Development of Ethical Codes for Research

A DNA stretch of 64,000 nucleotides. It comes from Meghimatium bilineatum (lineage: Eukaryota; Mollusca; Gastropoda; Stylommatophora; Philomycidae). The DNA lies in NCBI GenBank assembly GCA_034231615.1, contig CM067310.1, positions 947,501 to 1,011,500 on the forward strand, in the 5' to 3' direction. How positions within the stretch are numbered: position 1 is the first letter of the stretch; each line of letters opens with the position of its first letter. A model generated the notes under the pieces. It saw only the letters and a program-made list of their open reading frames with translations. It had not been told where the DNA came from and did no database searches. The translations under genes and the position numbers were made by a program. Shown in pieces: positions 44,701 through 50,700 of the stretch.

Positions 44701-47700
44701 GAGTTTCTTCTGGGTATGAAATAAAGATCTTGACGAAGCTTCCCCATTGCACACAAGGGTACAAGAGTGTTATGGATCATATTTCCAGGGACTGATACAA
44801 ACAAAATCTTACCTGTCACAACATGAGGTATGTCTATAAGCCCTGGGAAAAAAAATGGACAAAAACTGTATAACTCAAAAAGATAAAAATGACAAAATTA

Statements of ethical norms can be found in the various codes governing research with human subjects. Most of the codes and guidelines embrace similar norms-there should be good research design, competent investigators, a favorable balance of potential harms and anticipated benefits, voluntary and informed consent, and equitable selection of subjects. The codes have evolved over time. The first international code, the Nuremberg Code, contained a set of 10 principles for ethical human experimentation and was written in 1947 by the U.S. Military Tribunal that prosecuted high-ranking Nazi physicians following World War II. The Nuremberg Code made the voluntary consent of the subject “absolutely essential.” But investigators found this unworkable because a strict reading of it would forbid research involving children, the dying, the mentally ill, and other populations incapable of exercising consent. In 1964 the World Medical Association promulgated a set of guidelines, the purpose of which was to interpret the principles of the Nuremberg Code so as to make them relevant and responsive to the empirical facts of medical research. These guidelines, known as the Declaration of Helsinki, have undergone modification several times to adapt to changes in research and our view of the ethical issues raised by it. In addition to these guidelines, the Council for International Organizations of Medical Sciences (CIOMS) produced ethical guidelines for both clinical and epidemiological research in international settings. The International Conference on Harmonisation publishes a series of guidance documents intended to facilitate new-product registrations in Europe, Japan, and the United States by reducing the need to duplicate the testing carried out during the research and development of new medicines. Similarly, other professional societies, such as the American Anthropological Association and the American Sociological Association have developed ethics codes of practice that reflect the issues arising in social science research. Investigators should be familiar with the codes impacting their research and understand their application.